And so you're eating way more sugar than somebody would have had access to, even 10,000 years ago. And I don't think they realise that. They make all kinds of claims about "well this is the natural human diet", but that didn't exist. That's only been around for a few thousand years. And a huge amount of human effort went into making that edible for you. So that kind of fairy tale just really falls apart. Did I answer your question?

Joe: Yeah.

Pierre: I have another question trying to understand better the vegetarian myth. I have to confess for 11 years I was a vegetarian. Nobody's perfect. And during this period of my life one of my main arguments, and I believed in it, was that okay to produce one kilogram of veggies you need say one acre and to produce one kilogram of meat you need 10 times the surface. So with all those people starving to death, vegetarianism is the way to go. It's a better use of the available soil. So is there any flaw in this reasoning?

Lierre: Yeah, so this is why I called it the vegetarian myth and not the vegetarian lie, okay? There is a grain of truth in this. And the truth is that yes, if you have factory farming, you need a tremendous amount of corn to feed those cows. And so the argument is "Well that corn should go to humans instead" which on the surface makes sense. It's a simple argument and I believed it myself for many years. This was the beginning of the whole sort of vegetarian ethic as it developed across popular culture and it really came from Frances Moore Lappé's book Diet for a Small Planet. She was the one who really put forward that argument. And it's really gotten taken out. And I understand why people believe it. It sort of makes sense on the surface. But you need to go down a couple more layers and the whole thing basically falls apart.

So the first problem is why are we feeding corn to cows? It doesn't actually make any sense. It's not their native diet. It makes them really sick, in fact. They can only live on those feedlots for maybe two months. After that point, they literally 100 percent of them get sick, because it's not the food they were meant to eat. One problem is its way too acid. They're supposed to eat grass, right? But when you feed them grains, they have four stomachs, the rumen becomes way too acid and literally it eats holes in their stomachs. So then they get all this blood poisoning because of all this half-digested whatever with all the bacteria, is getting into their blood stream which of course creates liver disease because the poor liver is trying to clean the blood, so all of these animals go to slaughter very sick. So it's not what they were meant to eat. And the only reason that we're doing this - and this is where it gets more complicated - so 1950 is really the beginning of factory farming. World War II, they had already figured out the Haber Bosch Process in World War I. By World War II, they're cranking out all this nitrogen to make...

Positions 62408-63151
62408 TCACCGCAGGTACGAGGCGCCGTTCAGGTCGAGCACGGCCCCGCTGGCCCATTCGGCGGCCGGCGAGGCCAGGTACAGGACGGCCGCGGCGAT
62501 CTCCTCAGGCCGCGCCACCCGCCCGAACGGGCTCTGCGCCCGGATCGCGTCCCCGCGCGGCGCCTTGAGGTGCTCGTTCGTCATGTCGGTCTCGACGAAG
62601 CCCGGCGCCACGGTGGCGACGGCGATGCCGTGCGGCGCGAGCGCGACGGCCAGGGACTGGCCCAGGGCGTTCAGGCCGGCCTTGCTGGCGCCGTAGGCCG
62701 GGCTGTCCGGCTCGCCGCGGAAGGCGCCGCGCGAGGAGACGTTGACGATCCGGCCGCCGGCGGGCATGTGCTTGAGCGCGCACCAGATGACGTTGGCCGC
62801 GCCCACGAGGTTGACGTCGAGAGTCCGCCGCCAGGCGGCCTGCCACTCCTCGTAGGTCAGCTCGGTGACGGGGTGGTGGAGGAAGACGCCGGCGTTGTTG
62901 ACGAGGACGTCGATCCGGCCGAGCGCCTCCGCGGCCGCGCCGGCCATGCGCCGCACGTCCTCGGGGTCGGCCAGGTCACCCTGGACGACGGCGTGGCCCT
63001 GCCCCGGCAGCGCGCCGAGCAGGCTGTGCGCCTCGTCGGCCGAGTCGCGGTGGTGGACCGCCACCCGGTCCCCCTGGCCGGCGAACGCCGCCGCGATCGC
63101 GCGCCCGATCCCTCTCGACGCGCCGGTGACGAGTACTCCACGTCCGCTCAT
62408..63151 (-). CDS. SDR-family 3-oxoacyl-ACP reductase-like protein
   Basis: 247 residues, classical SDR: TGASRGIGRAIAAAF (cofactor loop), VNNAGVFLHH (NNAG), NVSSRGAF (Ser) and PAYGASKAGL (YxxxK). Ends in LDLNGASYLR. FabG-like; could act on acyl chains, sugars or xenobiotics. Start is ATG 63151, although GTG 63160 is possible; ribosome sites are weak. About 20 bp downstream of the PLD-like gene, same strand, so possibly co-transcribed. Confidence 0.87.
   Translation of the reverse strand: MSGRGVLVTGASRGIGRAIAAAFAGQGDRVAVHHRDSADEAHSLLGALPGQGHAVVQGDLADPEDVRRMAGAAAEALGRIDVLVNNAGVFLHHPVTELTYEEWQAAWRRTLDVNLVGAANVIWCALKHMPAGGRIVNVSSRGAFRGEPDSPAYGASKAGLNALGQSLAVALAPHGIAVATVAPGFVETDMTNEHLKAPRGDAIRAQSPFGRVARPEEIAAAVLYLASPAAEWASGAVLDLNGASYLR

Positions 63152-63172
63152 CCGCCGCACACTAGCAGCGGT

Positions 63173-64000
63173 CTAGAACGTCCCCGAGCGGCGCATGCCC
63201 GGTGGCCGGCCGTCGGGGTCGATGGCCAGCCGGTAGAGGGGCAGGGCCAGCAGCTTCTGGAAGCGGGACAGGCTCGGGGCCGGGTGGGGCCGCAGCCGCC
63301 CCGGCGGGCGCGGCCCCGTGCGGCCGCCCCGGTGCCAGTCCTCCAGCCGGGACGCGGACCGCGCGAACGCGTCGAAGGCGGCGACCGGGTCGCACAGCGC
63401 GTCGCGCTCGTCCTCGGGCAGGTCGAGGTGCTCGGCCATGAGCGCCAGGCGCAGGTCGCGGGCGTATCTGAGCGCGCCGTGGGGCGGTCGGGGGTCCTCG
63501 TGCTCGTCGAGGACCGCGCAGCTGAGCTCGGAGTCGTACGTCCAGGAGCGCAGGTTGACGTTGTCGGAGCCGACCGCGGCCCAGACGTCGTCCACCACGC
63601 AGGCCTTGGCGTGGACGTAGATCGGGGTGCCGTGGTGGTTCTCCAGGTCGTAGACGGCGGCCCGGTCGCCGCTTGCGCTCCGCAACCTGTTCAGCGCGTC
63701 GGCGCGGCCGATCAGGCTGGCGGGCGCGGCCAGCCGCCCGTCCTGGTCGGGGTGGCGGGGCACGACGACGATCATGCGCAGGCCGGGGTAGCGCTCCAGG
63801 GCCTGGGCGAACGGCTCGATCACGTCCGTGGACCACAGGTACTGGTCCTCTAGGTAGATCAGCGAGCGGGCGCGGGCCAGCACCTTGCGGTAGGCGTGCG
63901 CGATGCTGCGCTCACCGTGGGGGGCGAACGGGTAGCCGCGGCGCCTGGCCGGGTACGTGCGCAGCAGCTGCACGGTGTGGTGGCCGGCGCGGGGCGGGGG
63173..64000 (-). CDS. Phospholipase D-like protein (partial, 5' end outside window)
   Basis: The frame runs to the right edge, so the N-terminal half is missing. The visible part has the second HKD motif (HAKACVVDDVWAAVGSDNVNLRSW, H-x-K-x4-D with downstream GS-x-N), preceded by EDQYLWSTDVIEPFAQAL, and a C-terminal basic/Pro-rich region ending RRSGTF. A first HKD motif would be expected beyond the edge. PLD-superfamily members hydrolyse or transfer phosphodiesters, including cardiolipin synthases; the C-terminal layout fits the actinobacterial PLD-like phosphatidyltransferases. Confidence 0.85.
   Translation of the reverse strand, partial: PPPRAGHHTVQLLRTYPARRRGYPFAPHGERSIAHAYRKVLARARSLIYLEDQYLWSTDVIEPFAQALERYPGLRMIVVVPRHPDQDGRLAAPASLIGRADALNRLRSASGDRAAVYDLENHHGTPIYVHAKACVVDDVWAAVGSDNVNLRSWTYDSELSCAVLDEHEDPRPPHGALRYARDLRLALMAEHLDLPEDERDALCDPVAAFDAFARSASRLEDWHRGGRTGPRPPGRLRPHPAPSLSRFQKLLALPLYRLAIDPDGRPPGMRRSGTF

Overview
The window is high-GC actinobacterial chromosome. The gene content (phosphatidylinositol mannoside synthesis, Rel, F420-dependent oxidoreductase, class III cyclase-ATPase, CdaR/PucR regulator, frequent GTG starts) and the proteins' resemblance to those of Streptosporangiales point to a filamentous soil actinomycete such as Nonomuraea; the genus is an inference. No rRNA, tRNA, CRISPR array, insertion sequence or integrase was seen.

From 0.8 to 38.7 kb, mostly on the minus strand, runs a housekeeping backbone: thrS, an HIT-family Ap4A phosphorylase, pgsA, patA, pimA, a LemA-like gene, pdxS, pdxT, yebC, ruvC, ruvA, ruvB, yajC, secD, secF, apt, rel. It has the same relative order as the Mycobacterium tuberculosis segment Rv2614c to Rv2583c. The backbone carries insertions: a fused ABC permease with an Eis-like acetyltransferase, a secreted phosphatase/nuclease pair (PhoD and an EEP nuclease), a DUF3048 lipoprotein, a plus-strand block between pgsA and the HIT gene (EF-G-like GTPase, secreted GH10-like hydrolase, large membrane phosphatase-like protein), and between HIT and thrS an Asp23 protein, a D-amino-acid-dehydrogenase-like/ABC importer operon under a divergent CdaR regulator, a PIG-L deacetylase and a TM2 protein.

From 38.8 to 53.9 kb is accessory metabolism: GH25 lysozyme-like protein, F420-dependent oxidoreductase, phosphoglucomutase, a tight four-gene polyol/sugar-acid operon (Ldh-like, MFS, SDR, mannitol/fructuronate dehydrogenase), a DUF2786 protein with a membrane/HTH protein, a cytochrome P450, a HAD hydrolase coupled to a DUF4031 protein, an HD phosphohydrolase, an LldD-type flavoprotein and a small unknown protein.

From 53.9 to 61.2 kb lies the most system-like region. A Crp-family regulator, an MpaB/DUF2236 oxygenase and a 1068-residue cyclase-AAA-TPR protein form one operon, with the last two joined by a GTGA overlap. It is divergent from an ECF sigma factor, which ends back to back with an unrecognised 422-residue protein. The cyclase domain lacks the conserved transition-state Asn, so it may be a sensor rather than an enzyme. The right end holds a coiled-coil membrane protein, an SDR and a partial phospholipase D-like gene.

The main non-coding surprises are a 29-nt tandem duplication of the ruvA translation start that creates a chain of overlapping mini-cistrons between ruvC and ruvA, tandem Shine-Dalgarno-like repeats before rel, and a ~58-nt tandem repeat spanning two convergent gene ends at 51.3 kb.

Pierre: Haber Bosch Process is the way to produce nitrogen industrially from oil products, right?

Lierre: Exactly, yes. And in World War I the Germans were using bat guano or seagull dropping or something that were in, I think Argentina, there were huge caves of this, and that's what they were using to make munitions. And the route for the Germans got cut off I think by the English and the United States or whatever. They couldn't get to it anymore. So the chemists were working double time to try to figure out how we can make nitrogen ourselves so that we can keep fighting this war. And they did figure it out. Fritz Haber was the guy who did it.

And it's actually interesting to read about Fritz Haber, what happened to him because he was a Jew. Ultimately he was killed by the Nazis even though he created this thing that they really needed, ended very, very badly for him, being involved in the scientific world. And his wife actually committed suicide because of what he had done. He created mustard gas, some of the really toxic gases that were used to kill people on the front and she couldn't stand it. She was also a scientist and she killed herself. It was unbearable to her what this man was doing. Having done all these wonderful war services, he was then put to death by his own country for being Jewish. So this story just has no good ending anywhere that you look at it. His son also committed suicide which is just completely heart-breaking. The next generation, still, was a mess in all of this death and destruction, just the saddest, saddest story.

Anyway, this was who invented the Haber Bosch process. So yes, by World War II they've got it really down to a science. They're cranking out all this nitrogen. The world war ends, so what do you do with all these munitions factories? Well in the United States they turned them into fertiliser factories. And by 1950 the green revolution really kicks off. So now they've got all this nitrogen fertilisers just pouring out of these factories. And it all of course ends up in Iowa and Nebraska, the Midwest, what used to be a prairie and it's dumped all over the place and this mountain of corn is created with this fertiliser.

There is so much corn it's got nowhere to go. And at that point corn becomes so cheap on the market that it makes economic sense to take cows off of their native habitat, off of their free diet of grass, grass just grows, right? And put them basically in cities. They're living on concrete floors in horrible buildings, totally crowded conditions. You're packing them into a city essentially and feed them this bizarre stuff that they're not meant to eat, and that's corn. And it's only because corn got so cheap.